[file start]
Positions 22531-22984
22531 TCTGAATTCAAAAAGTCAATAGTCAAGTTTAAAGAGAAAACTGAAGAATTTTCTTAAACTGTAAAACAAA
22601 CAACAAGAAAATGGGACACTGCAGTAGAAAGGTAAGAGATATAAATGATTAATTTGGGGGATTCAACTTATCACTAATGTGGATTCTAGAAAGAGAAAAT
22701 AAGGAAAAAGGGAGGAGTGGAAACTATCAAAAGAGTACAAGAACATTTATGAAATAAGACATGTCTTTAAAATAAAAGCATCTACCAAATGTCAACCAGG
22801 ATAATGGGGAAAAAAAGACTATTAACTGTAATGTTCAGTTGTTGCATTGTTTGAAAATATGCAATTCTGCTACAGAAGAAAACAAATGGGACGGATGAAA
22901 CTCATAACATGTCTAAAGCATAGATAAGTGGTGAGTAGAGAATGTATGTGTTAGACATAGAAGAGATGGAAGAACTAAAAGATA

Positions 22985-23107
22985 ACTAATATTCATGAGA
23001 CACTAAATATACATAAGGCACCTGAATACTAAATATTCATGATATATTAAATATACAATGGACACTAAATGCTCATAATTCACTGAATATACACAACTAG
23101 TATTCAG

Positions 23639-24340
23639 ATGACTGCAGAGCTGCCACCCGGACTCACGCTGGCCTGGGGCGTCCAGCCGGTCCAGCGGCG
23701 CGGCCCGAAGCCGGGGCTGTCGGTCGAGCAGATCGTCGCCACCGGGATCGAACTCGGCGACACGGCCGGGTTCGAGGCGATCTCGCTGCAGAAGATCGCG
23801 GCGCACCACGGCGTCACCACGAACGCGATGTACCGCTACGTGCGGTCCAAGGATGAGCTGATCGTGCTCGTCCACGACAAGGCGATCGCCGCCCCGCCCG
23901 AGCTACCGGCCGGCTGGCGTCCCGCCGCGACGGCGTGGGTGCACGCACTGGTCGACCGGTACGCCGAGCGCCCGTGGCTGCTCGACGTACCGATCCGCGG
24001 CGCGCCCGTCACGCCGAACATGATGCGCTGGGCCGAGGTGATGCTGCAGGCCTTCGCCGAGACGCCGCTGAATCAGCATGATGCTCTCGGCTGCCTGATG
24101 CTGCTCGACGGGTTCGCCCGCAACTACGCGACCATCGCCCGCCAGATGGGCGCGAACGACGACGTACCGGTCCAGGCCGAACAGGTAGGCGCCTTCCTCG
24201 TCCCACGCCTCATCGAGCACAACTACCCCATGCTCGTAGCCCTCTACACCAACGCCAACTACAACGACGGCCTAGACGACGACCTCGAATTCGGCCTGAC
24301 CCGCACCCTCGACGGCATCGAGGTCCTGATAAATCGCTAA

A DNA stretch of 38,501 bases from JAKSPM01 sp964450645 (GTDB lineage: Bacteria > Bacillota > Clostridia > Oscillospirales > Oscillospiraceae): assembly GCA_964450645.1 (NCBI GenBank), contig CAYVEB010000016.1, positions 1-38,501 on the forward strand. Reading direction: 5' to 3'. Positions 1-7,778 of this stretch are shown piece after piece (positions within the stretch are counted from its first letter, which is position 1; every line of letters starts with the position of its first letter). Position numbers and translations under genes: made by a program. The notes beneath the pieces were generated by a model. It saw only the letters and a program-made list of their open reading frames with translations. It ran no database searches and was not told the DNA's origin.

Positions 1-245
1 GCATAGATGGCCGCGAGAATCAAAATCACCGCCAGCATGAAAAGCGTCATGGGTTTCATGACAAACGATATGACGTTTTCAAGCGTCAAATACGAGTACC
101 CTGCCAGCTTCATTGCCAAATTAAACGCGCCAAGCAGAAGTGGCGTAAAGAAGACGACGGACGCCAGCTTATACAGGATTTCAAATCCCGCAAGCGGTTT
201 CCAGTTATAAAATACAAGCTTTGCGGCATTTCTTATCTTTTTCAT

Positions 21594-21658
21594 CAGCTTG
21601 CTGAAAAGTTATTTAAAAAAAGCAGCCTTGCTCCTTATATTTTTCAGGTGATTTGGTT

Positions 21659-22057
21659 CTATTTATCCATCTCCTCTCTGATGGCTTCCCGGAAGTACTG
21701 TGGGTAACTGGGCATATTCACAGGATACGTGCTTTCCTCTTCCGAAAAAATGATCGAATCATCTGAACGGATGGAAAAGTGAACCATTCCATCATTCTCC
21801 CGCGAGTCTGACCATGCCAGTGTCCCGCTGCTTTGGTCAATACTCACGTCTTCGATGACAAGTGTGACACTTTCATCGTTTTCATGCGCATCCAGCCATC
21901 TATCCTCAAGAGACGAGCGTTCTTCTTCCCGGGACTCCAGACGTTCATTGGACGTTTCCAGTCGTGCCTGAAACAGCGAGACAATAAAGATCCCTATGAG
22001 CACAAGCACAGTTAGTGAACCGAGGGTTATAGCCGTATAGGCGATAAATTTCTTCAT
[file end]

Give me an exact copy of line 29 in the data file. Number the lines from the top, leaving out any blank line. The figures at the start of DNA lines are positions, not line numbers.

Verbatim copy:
21659 CTATTTATCCATCTCCTCTCTGATGGCTTCCCGGAAGTACTG